Energy utility affordability is a widespread crisis for low-income people and particularly, low income people of color. Nationally, energy utility companies have continued to increase their rates throughout the last decade, and the Mid-Hudson River Valley area is no exception. The monopoly energy provider for the city of Poughkeepsie and two counties in the Mid-Hudson River Valley, Central Hudson Gas & Electric Corp., has proposed delivery charge rate increases of 13.5% for electricity and 18.5% for natural gas, putting already vulnerable communities who can’t afford the area’s rates, in a more compromising situation. These double-digit rate increases would also escalate the amount of shutoffs. In addition, utilities are a matter of life or death because people need it to chill their insulin, or keep their children warm. It should not be made a non-option to people who need it just because they can’t afford it.
Nobody Leaves Mid-Hudson, a grassroots organization based in Poughkeepsie, is fighting for an affordable energy system in the Mid-Hudson Valley and statewide. The Public Service Commission held public hearings on October 3rd and 10th, to determine whether or not the rate hikes would pass. At these hearings, Nobody Leaves Mid-Hudson members, allies, and Executive Director, Jonathan Bix, spoke out against Central Hudson’s proposed rate hike. In addition to this however, the Public Service Commission also needs to hold additional public hearings for this rate case, in order to explore solutions for low-income customers such as representation.
Nobody Leaves Mid-Hudson’s members have been directly impacted by Central Hudson’s high rates and have shared their stories. Angela lives in Poughkeepsie and has several health issues such as chronic obstructive pulmonary disease, congestive heart failure, and asthma, for which she requires daily breathing treatments. She has to have a nebulizer and have treatments during the day. She said, “I need my electricity in order to live. This is a very hurtful and stressful ordeal, that you’re sitting home and at any given moment, they can cut your lights off. That happened to me. I was getting treatment, and they cut off my lights. I wound up in the hospital, where I had to stay until I could get help for them to put my electricity back on, so that I could come home.” Nobody Leaves Mid-Hudson helped Angela work with Central Hudson to stop these shutoffs that were detrimental to her health.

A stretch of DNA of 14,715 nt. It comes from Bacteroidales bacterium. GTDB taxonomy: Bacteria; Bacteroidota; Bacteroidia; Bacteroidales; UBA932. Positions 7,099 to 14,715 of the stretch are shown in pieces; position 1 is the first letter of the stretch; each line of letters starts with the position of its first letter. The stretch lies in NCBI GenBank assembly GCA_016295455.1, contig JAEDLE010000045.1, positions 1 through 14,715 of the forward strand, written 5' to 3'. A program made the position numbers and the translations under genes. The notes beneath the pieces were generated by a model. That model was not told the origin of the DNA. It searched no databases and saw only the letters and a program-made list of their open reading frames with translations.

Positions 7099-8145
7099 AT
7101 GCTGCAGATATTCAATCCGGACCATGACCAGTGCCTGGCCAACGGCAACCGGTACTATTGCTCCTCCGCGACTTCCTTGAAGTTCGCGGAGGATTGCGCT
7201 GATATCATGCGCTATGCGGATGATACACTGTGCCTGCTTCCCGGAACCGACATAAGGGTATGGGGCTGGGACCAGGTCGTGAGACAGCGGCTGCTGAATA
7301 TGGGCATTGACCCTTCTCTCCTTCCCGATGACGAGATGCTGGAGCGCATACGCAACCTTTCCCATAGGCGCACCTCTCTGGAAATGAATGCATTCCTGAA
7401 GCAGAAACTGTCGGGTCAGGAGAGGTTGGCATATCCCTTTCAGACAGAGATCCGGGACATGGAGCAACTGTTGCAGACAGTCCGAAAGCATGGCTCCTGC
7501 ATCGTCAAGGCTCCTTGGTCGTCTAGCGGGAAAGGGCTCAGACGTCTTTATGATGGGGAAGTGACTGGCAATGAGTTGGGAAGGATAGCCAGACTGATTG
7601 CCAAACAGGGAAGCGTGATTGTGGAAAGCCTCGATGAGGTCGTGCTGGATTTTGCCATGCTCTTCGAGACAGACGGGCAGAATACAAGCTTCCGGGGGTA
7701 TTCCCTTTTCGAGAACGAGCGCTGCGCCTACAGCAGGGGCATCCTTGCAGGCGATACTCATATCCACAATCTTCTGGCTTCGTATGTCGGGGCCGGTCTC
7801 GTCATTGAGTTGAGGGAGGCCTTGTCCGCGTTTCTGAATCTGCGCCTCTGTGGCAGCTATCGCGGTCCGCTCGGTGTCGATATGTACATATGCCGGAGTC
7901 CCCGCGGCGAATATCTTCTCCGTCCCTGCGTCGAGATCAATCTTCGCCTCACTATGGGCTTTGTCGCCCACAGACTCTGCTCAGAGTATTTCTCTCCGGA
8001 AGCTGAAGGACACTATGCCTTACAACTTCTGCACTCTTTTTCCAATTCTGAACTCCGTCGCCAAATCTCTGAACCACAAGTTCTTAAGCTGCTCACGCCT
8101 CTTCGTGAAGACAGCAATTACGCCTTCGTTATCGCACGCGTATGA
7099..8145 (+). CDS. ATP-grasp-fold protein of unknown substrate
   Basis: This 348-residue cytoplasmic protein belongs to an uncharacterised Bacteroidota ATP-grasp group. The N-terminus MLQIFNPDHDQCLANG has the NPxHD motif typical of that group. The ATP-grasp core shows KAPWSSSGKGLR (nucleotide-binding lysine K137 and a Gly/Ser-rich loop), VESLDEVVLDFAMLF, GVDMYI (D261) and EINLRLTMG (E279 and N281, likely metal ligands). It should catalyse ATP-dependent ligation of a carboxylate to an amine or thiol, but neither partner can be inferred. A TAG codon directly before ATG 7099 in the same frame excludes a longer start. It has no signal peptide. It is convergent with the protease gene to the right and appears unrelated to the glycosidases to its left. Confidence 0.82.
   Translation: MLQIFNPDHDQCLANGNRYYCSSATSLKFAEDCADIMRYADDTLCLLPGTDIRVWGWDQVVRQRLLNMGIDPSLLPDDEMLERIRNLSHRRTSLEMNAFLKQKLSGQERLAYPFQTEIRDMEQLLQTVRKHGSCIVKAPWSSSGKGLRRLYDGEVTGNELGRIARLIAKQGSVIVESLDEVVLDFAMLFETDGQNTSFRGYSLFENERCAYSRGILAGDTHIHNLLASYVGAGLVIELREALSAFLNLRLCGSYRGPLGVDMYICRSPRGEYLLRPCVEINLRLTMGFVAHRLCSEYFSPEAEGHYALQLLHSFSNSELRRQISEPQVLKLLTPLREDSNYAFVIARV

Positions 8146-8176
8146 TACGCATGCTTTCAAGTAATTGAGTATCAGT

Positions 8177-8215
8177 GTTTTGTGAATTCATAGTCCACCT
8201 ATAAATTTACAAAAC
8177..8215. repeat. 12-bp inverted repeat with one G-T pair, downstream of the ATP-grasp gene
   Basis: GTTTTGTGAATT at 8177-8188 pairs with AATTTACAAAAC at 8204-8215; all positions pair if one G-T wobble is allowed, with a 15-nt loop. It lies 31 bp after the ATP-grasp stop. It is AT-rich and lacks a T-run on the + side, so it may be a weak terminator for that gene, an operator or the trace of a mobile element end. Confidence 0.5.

Another Nobody Leaves Mid-Hudson member, Akiya, has been a Poughkeepsie resident for about 28 years. Akiya’s heat was shut off every winter. At one point, she even had to throw away four big garbage bags of food because she didn’t have power and the food went bad. She said that “being an elder in this community, I really felt ashamed and embarrassed, that I was put in a position that I was in. I have a job, I work, and I have given so much to the community, that I didn’t see no reason why I would be subjected to the situation that I was in.” She tried to tell Central Hudson her story, but they wouldn’t listen. They just kept telling her that she was getting shut off, prompting her to ask, “What kind of human being does that to another human being?”
Member, Mary Grace, just moved to Poughkeepsie in December of last year and has four young girls. Once she got here, she didn’t know to weatherproof her house. She said that at one point, “All my kids and me, we had to sleep in one room because it heats up a lot better than if we were spread out. We had fleece blankets and flannel blankets, but that wasn’t enough, so I’d have to crank the heat up a little bit more.” Her bill was just running because the cold air was coming in and out of the house. In addition, Central Hudson knew what her monthly income minus rent was and then sent her a bill that exceeded that amount. They asked if she wanted an extension, but she still wouldn’t have been able to pay it.
A common theme throughout these stories is Central Hudson increasing the amount on the bills, without telling residents. When asked about the reasonings behind such increases, the company is unable to provide an adequate answer. Standing up for people’s rights in regards to utilities is important because the utility companies have neglected people’s basic rights in order to gain profits. Central Hudson’s rates are already extremely high, and double-digit rate increases would worsen this affordability crisis. Energy is a basic human right and a necessity that people need to care for themselves and their families. The New York State Department of Public Service is still deliberating on whether or not to pass this proposed rate hike. Do your part to help prevent a rate hike by submitting a public comment here.